Talking to your doctor can be difficult, but the relationship you have with your health care team can make a big difference in how well you cope with cancer. Research shows that people who have good communication with their health care team are much more satisfied with their medical care than those who do not. They also tend to better cope with emotional stress and symptoms such as treatment side effects and pain.
Here are some tips for communicating with your health care team:
- Prepare a list of questions. Write down your questions and concerns about your illness and treatment before your next medical appointment. This way, you won’t forget to ask about something that was important to you.
- Write down your doctor’s answers. Taking notes will help you remember your doctor’s responses, advice and instructions. If you have a mobile device, you can also use it to take notes so that you can easily review the information at a later time.
- Bring someone with you to your appointments. The person who accompanies you can serve as a second set of ears. He or she may also be able to think of additional questions to ask your doctor or remember details that you may have forgotten.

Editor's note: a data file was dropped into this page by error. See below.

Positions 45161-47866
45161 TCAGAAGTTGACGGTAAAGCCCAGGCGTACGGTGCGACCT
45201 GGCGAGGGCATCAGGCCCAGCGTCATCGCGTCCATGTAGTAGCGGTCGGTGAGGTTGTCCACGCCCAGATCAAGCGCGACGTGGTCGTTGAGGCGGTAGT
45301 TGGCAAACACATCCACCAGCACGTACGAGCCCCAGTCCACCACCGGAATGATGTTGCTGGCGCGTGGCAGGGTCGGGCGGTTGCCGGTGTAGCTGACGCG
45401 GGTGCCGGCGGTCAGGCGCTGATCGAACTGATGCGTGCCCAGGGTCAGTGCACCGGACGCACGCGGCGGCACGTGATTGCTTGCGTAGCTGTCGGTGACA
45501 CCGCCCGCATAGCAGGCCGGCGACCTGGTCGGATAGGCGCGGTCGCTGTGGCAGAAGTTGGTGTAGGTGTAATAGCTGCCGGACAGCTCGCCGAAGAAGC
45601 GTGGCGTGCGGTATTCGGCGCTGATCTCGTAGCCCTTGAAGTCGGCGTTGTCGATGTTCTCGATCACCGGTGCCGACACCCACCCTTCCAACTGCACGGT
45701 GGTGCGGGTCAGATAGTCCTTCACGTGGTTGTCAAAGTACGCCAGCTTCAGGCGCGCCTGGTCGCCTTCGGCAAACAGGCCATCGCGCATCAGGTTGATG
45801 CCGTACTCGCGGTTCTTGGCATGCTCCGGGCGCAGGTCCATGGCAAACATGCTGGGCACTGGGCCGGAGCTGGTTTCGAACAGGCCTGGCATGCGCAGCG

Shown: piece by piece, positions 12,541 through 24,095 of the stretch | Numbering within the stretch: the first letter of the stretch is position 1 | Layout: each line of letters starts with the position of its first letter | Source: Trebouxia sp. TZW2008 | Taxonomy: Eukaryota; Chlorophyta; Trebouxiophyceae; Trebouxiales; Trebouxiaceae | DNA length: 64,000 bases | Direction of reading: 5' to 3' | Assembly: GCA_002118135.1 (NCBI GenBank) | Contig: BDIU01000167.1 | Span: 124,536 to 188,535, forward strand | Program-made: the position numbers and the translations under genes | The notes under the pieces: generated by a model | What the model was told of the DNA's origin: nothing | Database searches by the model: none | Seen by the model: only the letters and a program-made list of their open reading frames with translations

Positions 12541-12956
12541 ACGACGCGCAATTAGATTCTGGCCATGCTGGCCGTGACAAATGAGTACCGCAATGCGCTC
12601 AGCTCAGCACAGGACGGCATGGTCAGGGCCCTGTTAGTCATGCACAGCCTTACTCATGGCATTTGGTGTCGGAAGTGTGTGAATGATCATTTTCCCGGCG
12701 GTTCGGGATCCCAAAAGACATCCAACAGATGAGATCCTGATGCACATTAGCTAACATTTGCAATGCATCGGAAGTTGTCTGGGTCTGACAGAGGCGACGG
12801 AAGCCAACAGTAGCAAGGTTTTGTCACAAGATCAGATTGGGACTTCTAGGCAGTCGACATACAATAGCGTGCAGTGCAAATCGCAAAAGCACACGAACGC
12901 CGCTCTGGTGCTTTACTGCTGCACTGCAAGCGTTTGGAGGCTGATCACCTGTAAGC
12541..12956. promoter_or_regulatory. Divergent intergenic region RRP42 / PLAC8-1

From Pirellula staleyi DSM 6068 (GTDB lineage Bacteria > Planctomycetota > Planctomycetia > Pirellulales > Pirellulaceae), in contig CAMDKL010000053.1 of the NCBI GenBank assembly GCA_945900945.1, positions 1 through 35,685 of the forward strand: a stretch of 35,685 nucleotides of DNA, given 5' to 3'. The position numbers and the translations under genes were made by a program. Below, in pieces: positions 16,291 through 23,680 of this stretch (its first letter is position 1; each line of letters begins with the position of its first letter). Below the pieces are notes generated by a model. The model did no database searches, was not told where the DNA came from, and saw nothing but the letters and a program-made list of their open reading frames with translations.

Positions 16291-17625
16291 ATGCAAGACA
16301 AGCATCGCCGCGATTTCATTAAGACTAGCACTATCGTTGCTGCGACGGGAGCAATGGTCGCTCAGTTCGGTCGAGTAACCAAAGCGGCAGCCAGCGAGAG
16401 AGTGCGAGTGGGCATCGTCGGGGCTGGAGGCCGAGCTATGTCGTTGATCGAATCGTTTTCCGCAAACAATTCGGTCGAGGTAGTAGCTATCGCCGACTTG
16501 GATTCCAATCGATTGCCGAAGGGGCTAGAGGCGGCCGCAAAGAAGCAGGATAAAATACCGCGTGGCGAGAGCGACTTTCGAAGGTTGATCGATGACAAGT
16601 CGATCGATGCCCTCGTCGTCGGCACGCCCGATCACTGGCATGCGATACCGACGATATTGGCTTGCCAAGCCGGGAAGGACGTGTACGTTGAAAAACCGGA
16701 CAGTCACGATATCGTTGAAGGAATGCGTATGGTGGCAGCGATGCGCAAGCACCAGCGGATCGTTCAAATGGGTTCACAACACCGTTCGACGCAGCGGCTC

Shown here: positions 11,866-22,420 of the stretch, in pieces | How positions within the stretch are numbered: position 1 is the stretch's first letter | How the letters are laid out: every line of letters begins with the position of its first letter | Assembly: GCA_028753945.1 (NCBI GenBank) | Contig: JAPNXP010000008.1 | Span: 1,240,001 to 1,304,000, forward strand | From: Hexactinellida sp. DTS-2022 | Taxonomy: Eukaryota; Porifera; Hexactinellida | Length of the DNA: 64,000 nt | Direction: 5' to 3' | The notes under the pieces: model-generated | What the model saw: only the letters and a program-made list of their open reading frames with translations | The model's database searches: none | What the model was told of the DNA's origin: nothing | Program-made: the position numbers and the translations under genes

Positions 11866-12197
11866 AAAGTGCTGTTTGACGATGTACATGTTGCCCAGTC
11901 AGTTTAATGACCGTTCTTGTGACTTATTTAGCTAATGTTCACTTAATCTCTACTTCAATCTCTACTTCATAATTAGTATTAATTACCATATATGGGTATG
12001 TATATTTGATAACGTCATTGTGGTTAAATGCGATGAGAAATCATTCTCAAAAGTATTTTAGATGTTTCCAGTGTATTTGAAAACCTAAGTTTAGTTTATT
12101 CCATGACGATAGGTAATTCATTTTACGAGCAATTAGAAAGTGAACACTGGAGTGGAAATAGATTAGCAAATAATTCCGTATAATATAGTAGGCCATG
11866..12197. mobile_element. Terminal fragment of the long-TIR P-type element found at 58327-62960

- Ask for a contact. Important questions may come up between appointments. Find out whether there is someone you can talk to if you have an important issue or emergency. If your doctor is unavailable, is there someone else such as a nurse or social worker you can call?
The more you feel you can openly discuss any matters of concern to you, the better you are likely to feel about your care over the long term. Don’t be afraid or embarrassed to ask questions—always seek the care you need and deserve.
Learn more about communicating with your health care team.
Today’s guest blog was written by CancerCare CEO Helen H. Miller, LCSW, ACSW.